How to Respond to Your Child Finding Inappropriate Content Online

How to Respond to Your Child Finding Inappropriate Content Online

On social media, anyone can publish and distribute movies, images, or thoughts. As a result, kids could witness things they don’t want to. Images, videos, texts, or posts that concern, frighten, or upset them are examples of inappropriate content. For instance, material that is intended for older children or adults, sexual or violent material, or anything that encourages your child to act in a risky way. Also, some content is forbidden. Images of youngsters that are fully or partially clothed as well as explicit sexual messages are included.

What can you do if your child stumbles across inappropriate online content?

1.  Keep your composure

If you just learned that your child has viewed objectionable stuff online, you probably feel a range of emotions. In particular, if they unintentionally viewed it, you might be scared or angry. Additionally, you can experience astonishment, rage, disbelief, guilt, or denial if they were looking for offensive stuff. These responses are common, but it’s crucial to make an effort to remain composed and encouraging for your youngster.

Give yourself time and space to calm down if your emotions are volatile before speaking to your child. For instance, discuss the incident with a family member so you have time to vent your own feelings before speaking to your child calmly.

2.  Consider your child’s emotions

Depending on the kind of content they have viewed, different children will experience different effects from seeing improper material. Some kids will be alarmed or disturbed by what they see, while others won’t be.

Some kids could be perplexed and unable to comprehend what they have seen or experienced. Some youngsters could be inquisitive and wish to learn more. They might feel frightened or distressed if someone sent them something personally.

Consider how challenging it would be for your child to discuss what happened with you. If they have found the content by accident, they may find it difficult to tell you because they feel overwhelmed or guilty. They may feel ashamed of what they have witnessed or are going through as a result of this.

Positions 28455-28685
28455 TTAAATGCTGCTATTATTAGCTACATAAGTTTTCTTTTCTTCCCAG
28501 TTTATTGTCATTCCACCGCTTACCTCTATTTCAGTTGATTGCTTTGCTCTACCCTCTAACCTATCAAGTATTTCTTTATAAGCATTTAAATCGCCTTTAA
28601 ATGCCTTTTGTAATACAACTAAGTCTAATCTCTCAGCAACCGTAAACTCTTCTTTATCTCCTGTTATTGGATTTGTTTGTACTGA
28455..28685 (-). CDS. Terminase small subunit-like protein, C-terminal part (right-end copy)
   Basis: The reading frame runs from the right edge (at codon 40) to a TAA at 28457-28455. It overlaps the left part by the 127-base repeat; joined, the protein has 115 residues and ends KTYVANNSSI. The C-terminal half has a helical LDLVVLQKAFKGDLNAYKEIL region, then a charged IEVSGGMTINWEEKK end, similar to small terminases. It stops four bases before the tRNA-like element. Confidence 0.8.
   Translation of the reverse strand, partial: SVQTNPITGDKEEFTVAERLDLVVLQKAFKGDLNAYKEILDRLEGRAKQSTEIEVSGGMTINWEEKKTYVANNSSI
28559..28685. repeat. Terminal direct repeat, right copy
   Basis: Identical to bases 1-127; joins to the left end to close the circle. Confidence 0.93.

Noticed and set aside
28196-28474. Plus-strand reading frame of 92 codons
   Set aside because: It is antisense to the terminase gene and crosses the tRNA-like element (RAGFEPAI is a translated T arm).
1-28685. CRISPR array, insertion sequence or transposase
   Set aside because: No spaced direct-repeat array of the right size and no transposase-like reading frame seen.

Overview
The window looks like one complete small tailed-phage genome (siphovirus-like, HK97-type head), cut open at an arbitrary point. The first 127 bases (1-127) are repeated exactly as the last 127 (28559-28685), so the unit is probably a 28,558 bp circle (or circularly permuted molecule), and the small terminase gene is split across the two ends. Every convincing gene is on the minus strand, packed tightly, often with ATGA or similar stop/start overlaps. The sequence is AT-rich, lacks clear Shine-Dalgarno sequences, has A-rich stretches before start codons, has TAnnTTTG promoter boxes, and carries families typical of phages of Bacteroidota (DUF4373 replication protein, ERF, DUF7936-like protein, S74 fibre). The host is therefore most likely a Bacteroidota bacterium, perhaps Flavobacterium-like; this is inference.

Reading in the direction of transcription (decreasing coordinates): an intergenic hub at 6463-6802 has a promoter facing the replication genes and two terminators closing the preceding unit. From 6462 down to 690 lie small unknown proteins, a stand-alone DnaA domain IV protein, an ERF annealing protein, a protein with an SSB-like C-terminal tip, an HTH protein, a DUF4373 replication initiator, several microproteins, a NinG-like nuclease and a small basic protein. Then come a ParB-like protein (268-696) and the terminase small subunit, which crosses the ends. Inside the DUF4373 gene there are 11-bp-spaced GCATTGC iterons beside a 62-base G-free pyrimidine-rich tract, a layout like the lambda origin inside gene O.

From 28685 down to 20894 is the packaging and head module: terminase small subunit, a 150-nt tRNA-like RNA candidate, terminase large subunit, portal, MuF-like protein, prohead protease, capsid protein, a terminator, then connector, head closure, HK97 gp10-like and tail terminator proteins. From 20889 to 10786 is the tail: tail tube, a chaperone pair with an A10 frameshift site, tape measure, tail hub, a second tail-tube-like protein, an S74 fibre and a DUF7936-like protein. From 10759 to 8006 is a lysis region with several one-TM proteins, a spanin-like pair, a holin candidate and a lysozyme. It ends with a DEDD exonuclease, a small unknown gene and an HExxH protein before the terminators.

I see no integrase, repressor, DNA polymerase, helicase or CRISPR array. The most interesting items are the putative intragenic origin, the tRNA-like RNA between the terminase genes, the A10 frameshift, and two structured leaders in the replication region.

3.  Decide when to speak and pay attention to what they have to say

Many parents refrain from speaking to their children out of fear of saying anything inappropriate. Find some time to consider your next words, wait for the proper opportunity, and then talk to your child about what they saw and how it made them feel.

In the initial discussion, you should:

  • Ensure them that you are there for them no matter what has occurred. Make sure kids understand that you will never hold them responsible for anything that occurs online.
  • To establish the facts, pay attention to what people say. Did they receive it from someone or did they unintentionally come upon it? Were they just inquisitive and went seeking for it?

If it was a mistake, reassure them that it was not their fault and express sympathy.

Have an open discussion about their motivations whether they looked for it or generated it.

Explain that this is not acceptable, that the sender has acted improperly, and that there are steps you may take together to report it if they received it.

Don’t give up if your youngster won’t talk to you but you’re still very concerned. Find a different approach to start the conversation or try again another time. Remind them that they have other trusted adults they may talk to.

4.  Choose your course of action together

You should decide your course of action together. Instead of punishing them for what has happened, these steps should be supportive of making them safer. You might want to stop giving your child access to the internet, but think about the consequences first. As a result, it’s very probable that your youngster won’t go to you about any future issues for fear of losing access to their online lives.

Discuss how to make themselves safer and lower the likelihood that it may happen again. Putting parental controls in place, for instance, helps weed out inappropriate content.

Try to report stuff as a group if you must. Your youngster will feel more in charge of the situation as a result of this. You can report the majority of inappropriate content to the platforms and websites. Advertising, motion pictures, television shows, and video games with sexual or violent material can often be reported to organisations in your jurisdiction.

You can notify the Internet Watch Foundation if the content contains an image of a child who is naked or partially naked. It is anonymous and confidential to report to the IWF.

You or your child might require further assistance and support. For instance, you might talk to your child’s teacher or the person in charge of safeguarding at their school if you are concerned about improper sexual behavior for their age.

Author bio: Charles Green is an ITAD Business Development Manager for Wisetek UK, a leading provider of IT Asset Disposition services such as hard drive disposal and data destruction.